By Johnny Dwinell
Answer: True Grit
For months now I have been telling y’all that you should be reading the Lefsetz Letter. Bottom line, if you’re in the music business, Bob Lefsetz always provides and intelligent perspective for indie artists backed up by real data. I REALLY want to share this blog that Lefsetz posted in September (I just got around to reading it last night as I caught up on all my blog subscriptions via a nasty bout of insomnia) regarding a study about how grit trumps talent. I’m gonna offer up a few comments and strongly suggest you read the Lefsetz post and subscribe if you already haven’t.
Success Study Shows Grit Is The Best Predictor of Success
The headline here is a study done by University of Pennsylvania psychology professor Angela Duckworth where 100% of the 2,800 subjects studied showed that grit, which is defined as passion and perseverance over long-term goals, is the best predictor of success. Wow, read that again because it’s so important! Grit is the best predictor of success even when negatively offset with poor/mediocre talent! (I proved this my damn self, LOL)
I can tell you with absolute certainty that my experiences as an artist, songwriter, and a producer constantly confirm that in the entertainment world, sticking around longer than everyone else is willing to, will pay off eventually. Frankly, the longer you have to wait for the “big break” the more prepared you will be to handle it emotionally and business wise. .
Truthfully, in my artist career, I wasn’t going to EVER win a vocal talent contest; I was a very mediocre singer. I was really pitchy and I took tons of lessons to get my voice to a point where I could pull it off live without driving people out of the club; I literally clawed my way to “middle management” as I like to say. Since my voice was mediocre, that meant I had to write good songs with lush background harmonies in the choruses, have a KILLER band around me (all of whom were better musicians than me), and be fascinating on stage to offset my ho-hum vocal ability. It was time and perseverance that allowed me to learn my lane (i.e. my strengths and weaknesses) and adapt to formulate my portion of our act that was going to keep people coming back. We were 4 kids from small towns in Southeastern Wisconsin who somehow managed to make a living touring for the better part of 6 years; all because we had grit.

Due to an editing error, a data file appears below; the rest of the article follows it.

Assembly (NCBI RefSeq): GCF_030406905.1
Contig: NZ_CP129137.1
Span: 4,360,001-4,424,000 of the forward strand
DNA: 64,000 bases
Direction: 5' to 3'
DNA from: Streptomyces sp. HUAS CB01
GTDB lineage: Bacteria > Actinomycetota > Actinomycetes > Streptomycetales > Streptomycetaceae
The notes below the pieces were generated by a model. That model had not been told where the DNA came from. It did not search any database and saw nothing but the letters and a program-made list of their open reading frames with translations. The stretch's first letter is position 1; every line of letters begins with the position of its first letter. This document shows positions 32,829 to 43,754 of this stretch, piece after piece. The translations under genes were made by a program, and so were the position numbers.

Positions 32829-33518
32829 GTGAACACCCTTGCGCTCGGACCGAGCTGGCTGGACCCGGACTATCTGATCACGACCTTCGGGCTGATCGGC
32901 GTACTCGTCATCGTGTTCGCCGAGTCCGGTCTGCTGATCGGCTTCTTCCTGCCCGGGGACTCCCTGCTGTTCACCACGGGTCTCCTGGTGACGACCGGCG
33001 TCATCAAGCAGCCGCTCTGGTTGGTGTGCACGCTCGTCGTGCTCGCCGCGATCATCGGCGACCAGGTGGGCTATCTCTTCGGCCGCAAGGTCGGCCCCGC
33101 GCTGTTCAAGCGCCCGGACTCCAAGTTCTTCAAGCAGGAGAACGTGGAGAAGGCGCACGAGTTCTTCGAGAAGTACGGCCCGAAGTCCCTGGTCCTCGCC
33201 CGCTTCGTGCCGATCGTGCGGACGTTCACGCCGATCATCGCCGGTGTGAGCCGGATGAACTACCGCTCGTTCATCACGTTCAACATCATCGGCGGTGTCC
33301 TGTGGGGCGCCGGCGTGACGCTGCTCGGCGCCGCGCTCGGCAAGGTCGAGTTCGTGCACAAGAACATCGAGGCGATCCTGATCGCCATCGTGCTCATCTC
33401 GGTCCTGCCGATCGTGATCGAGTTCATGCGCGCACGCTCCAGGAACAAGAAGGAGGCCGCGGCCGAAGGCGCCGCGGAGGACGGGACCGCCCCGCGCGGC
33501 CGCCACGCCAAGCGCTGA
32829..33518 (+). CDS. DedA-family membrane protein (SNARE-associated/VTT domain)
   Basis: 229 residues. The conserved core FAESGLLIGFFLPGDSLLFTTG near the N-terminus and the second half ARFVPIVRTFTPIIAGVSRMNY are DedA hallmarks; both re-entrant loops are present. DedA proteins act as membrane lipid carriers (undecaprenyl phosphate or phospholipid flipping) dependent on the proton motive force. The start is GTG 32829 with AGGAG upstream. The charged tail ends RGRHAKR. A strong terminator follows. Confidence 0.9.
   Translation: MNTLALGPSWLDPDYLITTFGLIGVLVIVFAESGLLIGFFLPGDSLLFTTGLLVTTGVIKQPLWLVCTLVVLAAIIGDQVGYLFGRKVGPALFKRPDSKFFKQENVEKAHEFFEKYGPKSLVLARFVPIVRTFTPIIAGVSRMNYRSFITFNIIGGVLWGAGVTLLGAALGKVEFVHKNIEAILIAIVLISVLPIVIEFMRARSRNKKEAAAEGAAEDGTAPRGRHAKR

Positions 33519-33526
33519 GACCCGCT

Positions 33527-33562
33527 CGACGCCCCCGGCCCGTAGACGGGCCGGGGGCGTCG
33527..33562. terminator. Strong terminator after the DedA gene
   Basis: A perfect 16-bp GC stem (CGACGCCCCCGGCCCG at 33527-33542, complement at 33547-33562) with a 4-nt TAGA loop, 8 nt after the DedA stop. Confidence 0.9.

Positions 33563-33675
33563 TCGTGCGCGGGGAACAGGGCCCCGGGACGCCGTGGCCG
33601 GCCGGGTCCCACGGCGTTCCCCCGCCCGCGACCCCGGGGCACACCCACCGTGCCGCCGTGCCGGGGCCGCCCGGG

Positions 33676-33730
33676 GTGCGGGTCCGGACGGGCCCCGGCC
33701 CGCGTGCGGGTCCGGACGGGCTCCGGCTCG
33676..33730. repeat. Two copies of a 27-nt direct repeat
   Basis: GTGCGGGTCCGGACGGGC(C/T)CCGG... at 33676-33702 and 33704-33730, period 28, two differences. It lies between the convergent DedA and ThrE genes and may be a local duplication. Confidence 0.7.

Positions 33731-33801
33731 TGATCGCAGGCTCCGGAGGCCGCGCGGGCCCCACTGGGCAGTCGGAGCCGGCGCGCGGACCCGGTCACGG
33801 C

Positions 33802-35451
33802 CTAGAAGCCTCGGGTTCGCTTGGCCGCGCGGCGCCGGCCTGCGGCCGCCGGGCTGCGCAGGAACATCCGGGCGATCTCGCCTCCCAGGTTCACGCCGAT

We took risks.
We weren’t afraid to fail. Did we fail? HELL YES! FYI, our first Midwest tour in 1988 lasted about a year and grossed around $120,000 (about $240,000 today)…it cost $128,000!!! After that, we KNEW how to be profitable; we LEARNED from our mistakes and continued on.
Admittedly, back then, speed bumps pissed me off. I was so damn negative in my head (like most artists) but we still moved forward. We all learned to EXPECT challenges on a daily basis and eat them for breakfast. We learned that negativity was nonproductive; focusing on exploiting what we had instead of bitching about what we thought we needed turned out to be far more productive.
Ya know something else that comes to mind? Grit spawns at least 1 immediate tangible benefit; respect. When we moved to Florida to be developed by Bud Snyder with the Allman Brothers, we were blessed to be the recipients of constant good will from every angle simply because people respected that we had the balls to move down to Florida to follow our dream. Many mission critical favors were handed to us simply because people knew or felt that we had grit.
Winston Churchill said “Responsibility is the price of greatness”. The longer you continue to pursue excellence in the music business, the more you learn about how much responsibility is required to make it happen; the closer you get to greatness.
I hope you take a few minutes and read this post from Lefsetz. I hope you realize that despite the negative voices in your head, which we ALL have, you can make a living in the music business. Job requirement #1 is grit.
How bad do you want it?
Get to the Lefsetz post HERE.
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